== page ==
The Cult of The Family (2019) directed by Rosie Jones is a three-part investigation into the rise and fallout of Australia's most notorious cult.
With survivors and former cult members telling their stories alongside the Australian detectives and the investigative journalist who worked the case, The Cult of The Family exposes not just The Family but also the conservative community that allowed it to flourish.
The Cult of The Family is suitable for secondary students in Years 10–12 studying English, Ethics, Health and Human Development, Legal Studies, Media, Psychology and Sociology.
The Cult of The Family can be used as an individual or supplementary text. Students should study texts that explore ethical dilemmas in real-world settings. It is also recommended that students have access to non-fiction texts that represent a synthesis of information from credible and verifiable sources. Activities in this study guide provide opportunities for students to:
- identify and discuss key aspects of the documentary;
- comprehend, appreciate and analyse the way in which the documentary is constructed and may be interpreted;
- construct spoken, written and multimodal responses to the documentary.
The Cult of The Family can be used to discuss the principles that guide practical moral judgment and the justification for moral choices – identifying the arguments and analysing the reasoning behind them. Activities in this study guide provide opportunities for students to:
- examine concepts used in ethics and ethical decision-making, such as 'good', 'bad', 'right' and 'wrong';
- identify the factors involved in the process of ethical decision-making, such as reasoning, conscience, intuition, common sense, assumptions, authorities, world views, values, ethical principles and the competing rights and responsibilities of individuals, groups and society.
HEALTH AND HUMAN DEVELOPMENT:
The Cult of The Family can be used to explore the complex interplay of biological, sociocultural and environmental factors that support and improve health and wellbeing and those that put it at risk. Activities in this study guide provide opportunities for students to:
- the impact of early life experiences on future health and development;
- examine how health and wellbeing may be influenced across the lifespan by the conditions into which people are born, grow, live, work and age;
- analyse the role of healthy and respectful relationships in the achievement of optimal health and wellbeing.
The Cult of The Family can be used to investigate the ways in which the law and the legal system relate to and serve individuals, particularly children, and the community. In addition, the documentary can be used to study the administration of justice. Activities in this study guide provide opportunities for students to:
- understand how laws are used by society to preserve social cohesion, and to ensure the protection of people from harm and from the infringement of their rights;
- acquire an understanding of legal rights, responsibilities and ways in which individuals can engage in the legal system;
- understand the need for effective laws and legal processes;
- apply legal reasoning and decision-making to contemporary cases and issues;
- engage in analysis and evaluation of existing legal processes
The Cult of The Family can be used to study the documentary's representation of events, people, organisations, places and ideas. Activities in this study guide provide opportunities for students to:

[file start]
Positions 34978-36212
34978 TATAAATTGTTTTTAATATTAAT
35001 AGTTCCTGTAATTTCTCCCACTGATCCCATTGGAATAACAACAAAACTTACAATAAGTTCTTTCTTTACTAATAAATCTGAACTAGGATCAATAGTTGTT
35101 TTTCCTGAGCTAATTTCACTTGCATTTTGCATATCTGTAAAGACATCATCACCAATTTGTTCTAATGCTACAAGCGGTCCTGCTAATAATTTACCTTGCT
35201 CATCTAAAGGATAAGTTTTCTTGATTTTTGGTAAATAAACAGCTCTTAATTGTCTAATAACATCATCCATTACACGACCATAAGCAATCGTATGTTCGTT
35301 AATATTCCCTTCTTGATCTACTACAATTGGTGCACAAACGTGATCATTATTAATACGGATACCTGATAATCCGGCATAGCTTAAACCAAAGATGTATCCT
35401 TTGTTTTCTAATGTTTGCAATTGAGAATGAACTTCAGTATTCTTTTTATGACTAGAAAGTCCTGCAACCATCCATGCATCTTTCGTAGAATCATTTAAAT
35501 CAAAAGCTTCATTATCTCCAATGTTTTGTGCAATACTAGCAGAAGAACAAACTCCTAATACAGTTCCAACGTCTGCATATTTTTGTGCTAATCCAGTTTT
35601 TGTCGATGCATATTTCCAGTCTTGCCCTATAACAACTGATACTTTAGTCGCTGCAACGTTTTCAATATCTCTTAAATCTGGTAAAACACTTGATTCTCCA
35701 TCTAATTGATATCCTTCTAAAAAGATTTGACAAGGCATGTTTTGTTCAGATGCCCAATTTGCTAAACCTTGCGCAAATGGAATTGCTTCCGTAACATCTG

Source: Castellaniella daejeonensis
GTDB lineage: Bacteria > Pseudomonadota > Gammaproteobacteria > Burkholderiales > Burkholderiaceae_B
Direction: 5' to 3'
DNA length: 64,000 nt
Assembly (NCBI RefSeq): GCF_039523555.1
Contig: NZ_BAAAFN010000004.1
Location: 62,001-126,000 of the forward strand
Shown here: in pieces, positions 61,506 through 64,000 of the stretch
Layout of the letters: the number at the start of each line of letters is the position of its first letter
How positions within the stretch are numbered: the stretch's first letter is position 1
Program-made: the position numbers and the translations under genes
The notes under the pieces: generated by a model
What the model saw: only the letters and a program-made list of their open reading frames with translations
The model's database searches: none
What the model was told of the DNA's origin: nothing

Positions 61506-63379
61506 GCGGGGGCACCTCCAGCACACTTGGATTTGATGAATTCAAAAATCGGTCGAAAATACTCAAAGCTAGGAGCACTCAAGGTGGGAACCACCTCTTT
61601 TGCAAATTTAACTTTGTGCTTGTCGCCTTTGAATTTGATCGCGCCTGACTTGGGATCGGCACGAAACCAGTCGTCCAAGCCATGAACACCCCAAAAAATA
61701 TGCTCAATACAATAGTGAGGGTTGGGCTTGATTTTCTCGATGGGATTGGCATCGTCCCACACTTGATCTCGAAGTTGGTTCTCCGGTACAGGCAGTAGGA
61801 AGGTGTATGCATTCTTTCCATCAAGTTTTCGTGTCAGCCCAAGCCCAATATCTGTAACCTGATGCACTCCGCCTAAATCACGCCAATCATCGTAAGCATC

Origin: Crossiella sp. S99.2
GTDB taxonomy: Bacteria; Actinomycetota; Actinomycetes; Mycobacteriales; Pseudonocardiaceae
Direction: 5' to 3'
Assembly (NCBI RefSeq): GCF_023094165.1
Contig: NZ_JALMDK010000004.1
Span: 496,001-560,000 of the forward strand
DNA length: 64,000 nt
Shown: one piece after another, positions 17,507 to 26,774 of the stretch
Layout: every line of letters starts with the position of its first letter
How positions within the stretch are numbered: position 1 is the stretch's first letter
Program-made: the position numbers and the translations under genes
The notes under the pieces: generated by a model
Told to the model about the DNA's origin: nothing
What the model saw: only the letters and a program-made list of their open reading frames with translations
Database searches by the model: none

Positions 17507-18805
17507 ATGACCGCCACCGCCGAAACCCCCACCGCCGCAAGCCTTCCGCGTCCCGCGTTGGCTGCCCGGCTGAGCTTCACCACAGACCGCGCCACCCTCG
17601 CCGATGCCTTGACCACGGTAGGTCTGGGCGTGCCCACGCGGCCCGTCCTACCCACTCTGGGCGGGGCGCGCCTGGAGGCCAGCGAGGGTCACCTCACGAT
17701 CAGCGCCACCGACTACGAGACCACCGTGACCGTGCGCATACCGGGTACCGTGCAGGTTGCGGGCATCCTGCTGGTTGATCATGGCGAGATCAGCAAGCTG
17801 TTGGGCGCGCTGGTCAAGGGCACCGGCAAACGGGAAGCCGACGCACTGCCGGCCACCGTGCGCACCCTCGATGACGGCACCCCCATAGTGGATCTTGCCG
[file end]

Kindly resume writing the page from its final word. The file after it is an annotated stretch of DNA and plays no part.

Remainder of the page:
- understand the codes and conventions that are used to construct media narratives;
- analyse media narratives to understand how meaning is constructed and how audiences are engaged;
- learn that media narratives are created through a process of selection, construction and representation;
- analyse and discuss the selection of images, words, sounds and ideas and the ways in which these are presented, related and ordered;
- understand how media representations are subject to multiple readings by audiences who construct meaning based on a range of personal, contextual, social and institutional factors.
The Cult of The Family can be used to study aspects of social psychology by examining interpersonal and group behaviour. It is generally accepted that a key factor in the psychological wellbeing of individuals depends on the extent to which the need for affiliation is met – a sense of belonging and connectedness whether it be to family, a group, a school or workplace, or a wider community. Activities in this study guide provide opportunities for students to:
- explain how attitudes are formed and changed;
- analyse how behaviour and perceptions of self and others are shaped by social and cultural influences including the attitudes and behaviours of groups;
- discuss the factors that affect the behaviour of individuals and groups;
- understand the interplay of factors that shape the behaviour of individuals and groups.
The Cult of The Family can be used to study human behaviour and in particular, the social institution of The Family and the purpose and experiences of family life portrayed in the documentary. In addition, the documentary can be used to study concepts of deviance and crime. The study of deviance and crime from a sociological perspective involves ascertaining the types and degree of rule-breaking behaviour, examining traditional views of criminality and deviance and analysing why people commit crimes or engage in deviant behaviour. Activities in this study guide provide opportunities for students to:
- consider definitions of family and key influences on family life;
- examine the ways people create and experience family life;
- analyse the institution of family;
- explain the role that family plays in terms of influencing the values and behaviours of family members;
- explore the concepts of deviance and crime;
- investigate the threat a subculture or group may pose to the social values and culture of broader society.